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. Last Updated: 07/27/2016

Helicopter Shot Down in Ingushetia

APVillagers looking at the debris of the Mi-24 military helicopter shot down Thursday in Galashki, Ingushetia, during heavy fighting with rebels. Both pilots died in the crash.
GALASHKI, Ingushetia -- A Mi-24 military helicopter was shot down Thursday in Ingushetia during a fierce firefight with rebels. The two airmen were killed and at least 14 servicemen died in the battle.

The rebel incursion could be the final provocation leading Russia to launch attacks in Georgia, which it accuses of failing to take effective action against Chechen rebels allegedly based there, Defense Minister Sergei Ivanov said, speaking in Warsaw.

The Kremlin information office said up to 150 rebels charged into a forested part of Ingushetia early Thursday, after making their way in small groups over a 120-kilometer stretch of mountainous terrain from Georgia's Pankisi Gorge. Fighting centered on the village of Galashki, less than one kilometer from the border with Chechnya.

Ivanov said 14 soldiers died in the clash. Russian television showed live footage of military helicopters firing flares over forested hills in what journalists described as a hunt for remaining fighters.

During the fierce firefight, rebels downed an Mi-24 helicopter, killing both pilots, said Colonel Boris Podoprigora, a commander of the federal forces in the North Caucasus region. Citing military and police sources, Interfax blamed the downing on a shoulder-fired anti-aircraft missile.

The rebels also fired at another helicopter but it was not damaged, said Madina Khadziyeva, spokeswoman for the Interior Ministry in Ingushetia.

An official in the headquarters of the 58th army, who spoke on condition of anonymity, said 80 rebels died in the fighting. Russian media and military officials routinely inflate Chechen casualty figures.

Ivanov previously has said Russia is prepared to launch attacks in Georgia against rebel positions. In Warsaw, asked if Thursday's fighting could be the "last drop" before Russia's patience runs out, Ivanov said, "It may be."

Journalists were taken to a military camp outside Galashki, where they were shown four bodies, one of which was believed to be that of a British freelance television cameraman. Federal forces said they found the body and an accompanying passport with the name Roderick John Scott. His birth year was given as 1973. The passport had a Georgian visa, which was issued in June and expired on Sept. 15.

In London, Frontline Television News confirmed that a freelance cameraman who had provided them with footage for about six years had been in Georgia for about two months. The cameraman went by the name Roddy Scott, and the name in his passport was Gervase Scott, Frontline said.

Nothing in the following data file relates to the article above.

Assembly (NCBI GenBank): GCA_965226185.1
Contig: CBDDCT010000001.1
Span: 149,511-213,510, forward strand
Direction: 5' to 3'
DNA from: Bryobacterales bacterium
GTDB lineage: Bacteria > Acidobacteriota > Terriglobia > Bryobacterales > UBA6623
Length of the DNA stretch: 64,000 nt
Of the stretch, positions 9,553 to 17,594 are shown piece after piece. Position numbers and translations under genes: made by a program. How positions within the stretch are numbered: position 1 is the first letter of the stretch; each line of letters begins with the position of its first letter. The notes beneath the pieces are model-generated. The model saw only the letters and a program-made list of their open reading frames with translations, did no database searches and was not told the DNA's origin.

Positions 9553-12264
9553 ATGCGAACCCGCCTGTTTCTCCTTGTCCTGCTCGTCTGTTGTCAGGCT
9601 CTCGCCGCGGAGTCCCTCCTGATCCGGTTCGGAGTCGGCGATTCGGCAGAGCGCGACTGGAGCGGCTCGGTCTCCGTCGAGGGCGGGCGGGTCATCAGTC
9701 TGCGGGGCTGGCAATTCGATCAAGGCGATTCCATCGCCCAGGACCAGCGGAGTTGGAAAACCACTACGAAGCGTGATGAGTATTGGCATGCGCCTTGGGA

"Obviously, it is a matter of grave concern that a British citizen has been killed," British Foreign Secretary Jack Straw said, speaking in London.

Arabs, a Turk and a Georgian national were also found among the dead fighters, Interfax reported, citing an unnamed source in the Ingush security service. Itar-Tass said none of the dead rebels had Russian identity papers.

A top Georgian official said Thursday that authorities were not trying to prevent rebels from crossing into Russia.

"We want them to leave and it seems they've left and are already in Russian territory. Let Russia deal with them," said Deputy Security Minister Lasha Natsvlishvili.

Ivan Sekretarev / AP

A Russian officer standing over the bodies of rebels killed in combat near Galashki.
The rebels' arrival in Ingushetia, however, was a surprise for the Russians. While Ingushetia is home to hundreds of thousands of Chechen refugees, it has managed to stay out of the fighting that engulfed its neighbor. The incursion could destabilize the already fragile coexistence between ethnic Ingush and displaced Chechens living in sprawling tent camps throughout the republic.

By late Thursday, federal forces had surrounded Galashki, and the 58th army headquarters reported that the remaining rebels were trapped on a farm. An Associated Press photographer in the region said security was heavy and busloads of civilians were seen leaving.

Journalists were also shown booty allegedly seized by the rebels, which included machine guns, an instruction manual on how to lay land mines and a copy of the Koran.

An anti-aircraft missile launcher was also on display.

Weakened by three years of fighting, the insurgents have been forced to shift tactics away from large-scale offensives. Since last September, when they successfully downed a military helicopter with a shoulder-fired missile, the rebels have hit Russian aircraft to devastating effect several times.

In August, rebels shot down a huge Mi-26 transport helicopter on its way to military headquarters in Khankala, Chechnya, killing at least 119 Russian servicemen in the worst military aviation catastrophe in Russian history. Less than two weeks later, an Mi-24 was downed by a missile in southeastern Chechnya.

Russia's Yezhenedelny Zhurnal magazine reported that at least 34 helicopters have been lost in the last three years of fighting, compared to 14 in the 20-month first Chechen war, which ended in 1996. But most losses are due to malfunctions or pilot error.